Home > Books, Journalism > Out on a Limb

Out on a Limb

February 11, 2010 Leave a comment Go to comments

Today’s NYT has an interesting piece by Patricia Cohen about what John Lowe, an English professor at LSU, is quoted as calling “one of the most sensational literary discoveries of recent decades.” It’s a mid-nineteenth-century diary of a Mississippi plantation owner whose great-grandson would be a childhood friend of William Faulkner, and as the article explains, it may be the document on which Faulkner modeled a ledger that plays a key role in his 1942 work Go Down, Moses.

Go Down, Moses, as it turns out, happens to be the first of Faulkner’s books that I read. I wasn’t exactly a mature enough reader or human being to be reading it at the time, but my camp counselor recommended it. The counselor, an undergraduate at Swarthmore at the time, recognized me as a serious reader, told me about Faulkner, and lent me his copy of Go Down, Moses. If you’ve read the book, you may have some idea that it’s not the most accessible work for a twelve-year-old, or possibly even for an adult. I don’t think I made much sense of it. Yet, I was determined to read more, and a few years later, when I was 15, I returned to him. In my then-compulsive way, I read The Sound and the Fury, As I Lay Dying, Light in August, Absalom, Absalom!, The Rievers. Probably another one. I still wasn’t mature enough, as reader or human, but that didn’t seem to deter me.

One thing I understood, even if I didn’t understand Faulkner, was that I was in the presence of a great writer. Which brings me to the point of this post. I was stunned myself when I read in the third paragraph of today’s NYT article that, “Specialists have been stunned and intrigued not only by this peephole into Faulkner’s working process, but also by material that may have inspired this Nobel-prize-winning author, considered by many to be one of the greatest American novelists of the 20th century.”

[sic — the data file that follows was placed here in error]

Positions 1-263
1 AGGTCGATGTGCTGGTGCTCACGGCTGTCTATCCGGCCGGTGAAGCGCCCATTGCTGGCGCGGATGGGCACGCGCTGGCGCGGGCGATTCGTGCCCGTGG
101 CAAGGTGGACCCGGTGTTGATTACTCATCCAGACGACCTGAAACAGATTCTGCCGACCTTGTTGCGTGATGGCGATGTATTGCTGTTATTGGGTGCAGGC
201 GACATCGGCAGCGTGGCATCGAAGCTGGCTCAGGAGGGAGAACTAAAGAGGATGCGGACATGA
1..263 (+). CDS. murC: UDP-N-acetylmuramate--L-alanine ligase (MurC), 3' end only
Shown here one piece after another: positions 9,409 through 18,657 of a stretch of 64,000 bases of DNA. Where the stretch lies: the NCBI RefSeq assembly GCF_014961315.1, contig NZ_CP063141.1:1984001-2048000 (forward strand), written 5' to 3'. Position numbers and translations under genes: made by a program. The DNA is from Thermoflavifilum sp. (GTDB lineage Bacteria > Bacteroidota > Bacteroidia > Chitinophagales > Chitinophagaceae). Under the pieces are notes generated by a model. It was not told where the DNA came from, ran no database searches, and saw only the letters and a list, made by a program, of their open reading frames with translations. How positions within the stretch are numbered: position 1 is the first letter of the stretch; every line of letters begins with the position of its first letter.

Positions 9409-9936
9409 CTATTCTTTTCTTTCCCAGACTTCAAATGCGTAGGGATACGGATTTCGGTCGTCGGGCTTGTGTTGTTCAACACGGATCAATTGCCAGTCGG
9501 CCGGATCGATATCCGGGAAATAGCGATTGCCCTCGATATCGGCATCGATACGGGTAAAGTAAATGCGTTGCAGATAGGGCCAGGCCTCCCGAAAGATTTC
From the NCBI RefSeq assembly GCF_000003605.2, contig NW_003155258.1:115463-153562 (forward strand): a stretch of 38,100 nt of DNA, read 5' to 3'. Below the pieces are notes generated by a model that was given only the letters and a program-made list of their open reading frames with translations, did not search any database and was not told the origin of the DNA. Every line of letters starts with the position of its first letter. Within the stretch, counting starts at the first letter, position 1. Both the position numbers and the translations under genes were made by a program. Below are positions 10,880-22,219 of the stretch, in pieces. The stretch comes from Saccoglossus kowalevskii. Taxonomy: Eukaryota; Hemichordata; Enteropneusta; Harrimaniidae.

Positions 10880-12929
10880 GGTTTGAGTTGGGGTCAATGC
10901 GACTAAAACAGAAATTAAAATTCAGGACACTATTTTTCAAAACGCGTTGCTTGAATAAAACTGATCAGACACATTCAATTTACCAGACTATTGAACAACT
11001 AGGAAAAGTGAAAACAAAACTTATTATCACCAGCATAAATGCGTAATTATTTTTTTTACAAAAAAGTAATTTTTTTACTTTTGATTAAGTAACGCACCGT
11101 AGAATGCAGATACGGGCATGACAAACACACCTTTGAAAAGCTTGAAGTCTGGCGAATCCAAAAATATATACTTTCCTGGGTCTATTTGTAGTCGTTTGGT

I know journalists are expected not to give their own opinions when reporting a straight news story, but really, isn’t Ms Cohen exercising a little too much restraint when she summarizes Faulkner’s stature by saying he is “considered by many to be one of the greatest American novelists of the 20th century”? Can’t we all simply agree that he is one of the greatest? That doesn’t mean we have to like him. He just is.

Willie Mays? One of the greatest baseball players of the twentieth century. Paul Dirac? One of the greatest physicists of the twentieth century. We needn’t qualify these judgments. They just are. Likewise with Faulkner.

(By the way, I didn’t choose Mays and Dirac by chance. They are both on my mind, thanks to recent biographies. James S. Hirsch’s Mays biography has been reviewed in many places recently, including yesterday’s NYT. Freeman Dyson’s thought-provoking review of the Dirac biography by Graham Farmelo is in the current New York Review of Books, but unfortunately not freely available.)

Categories: Books, Journalism
  1. No comments yet.
  1. No trackbacks yet.

Leave a Reply

Please log in using one of these methods to post your comment:

WordPress.com Logo

You are commenting using your WordPress.com account. Log Out /  Change )

Google photo

You are commenting using your Google account. Log Out /  Change )

Twitter picture

You are commenting using your Twitter account. Log Out /  Change )

Facebook photo

You are commenting using your Facebook account. Log Out /  Change )

Connecting to %s

%d bloggers like this: